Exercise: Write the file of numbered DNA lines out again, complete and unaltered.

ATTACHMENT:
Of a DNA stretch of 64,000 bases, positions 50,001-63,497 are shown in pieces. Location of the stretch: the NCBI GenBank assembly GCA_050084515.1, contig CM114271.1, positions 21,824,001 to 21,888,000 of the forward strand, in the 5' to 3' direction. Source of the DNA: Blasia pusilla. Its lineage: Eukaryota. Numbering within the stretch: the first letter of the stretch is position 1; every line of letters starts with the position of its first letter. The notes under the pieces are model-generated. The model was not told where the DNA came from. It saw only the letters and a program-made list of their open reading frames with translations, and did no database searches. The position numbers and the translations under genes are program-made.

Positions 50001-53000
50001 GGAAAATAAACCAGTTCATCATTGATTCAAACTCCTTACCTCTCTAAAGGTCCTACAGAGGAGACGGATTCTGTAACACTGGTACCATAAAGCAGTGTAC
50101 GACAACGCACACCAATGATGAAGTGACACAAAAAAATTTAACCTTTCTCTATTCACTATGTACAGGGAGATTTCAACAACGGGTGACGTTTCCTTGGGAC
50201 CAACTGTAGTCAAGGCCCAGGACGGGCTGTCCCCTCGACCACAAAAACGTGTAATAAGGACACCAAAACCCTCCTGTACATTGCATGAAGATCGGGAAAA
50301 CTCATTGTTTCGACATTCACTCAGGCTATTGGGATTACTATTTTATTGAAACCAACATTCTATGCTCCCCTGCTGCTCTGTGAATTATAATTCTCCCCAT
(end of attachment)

Of a DNA stretch of 64,000 bases, positions 50,001-63,497 are shown in pieces. Location of the stretch: the NCBI GenBank assembly GCA_050084515.1, contig CM114271.1, positions 21,824,001 to 21,888,000 of the forward strand, in the 5' to 3' direction. Source of the DNA: Blasia pusilla. Its lineage: Eukaryota. Numbering within the stretch: the first letter of the stretch is position 1; every line of letters starts with the position of its first letter. The notes under the pieces are model-generated. The model was not told where the DNA came from. It saw only the letters and a program-made list of their open reading frames with translations, and did no database searches. The position numbers and the translations under genes are program-made.

Positions 50001-53000
50001 GGAAAATAAACCAGTTCATCATTGATTCAAACTCCTTACCTCTCTAAAGGTCCTACAGAGGAGACGGATTCTGTAACACTGGTACCATAAAGCAGTGTAC
50101 GACAACGCACACCAATGATGAAGTGACACAAAAAAATTTAACCTTTCTCTATTCACTATGTACAGGGAGATTTCAACAACGGGTGACGTTTCCTTGGGAC
50201 CAACTGTAGTCAAGGCCCAGGACGGGCTGTCCCCTCGACCACAAAAACGTGTAATAAGGACACCAAAACCCTCCTGTACATTGCATGAAGATCGGGAAAA
50301 CTCATTGTTTCGACATTCACTCAGGCTATTGGGATTACTATTTTATTGAAACCAACATTCTATGCTCCCCTGCTGCTCTGTGAATTATAATTCTCCCCAT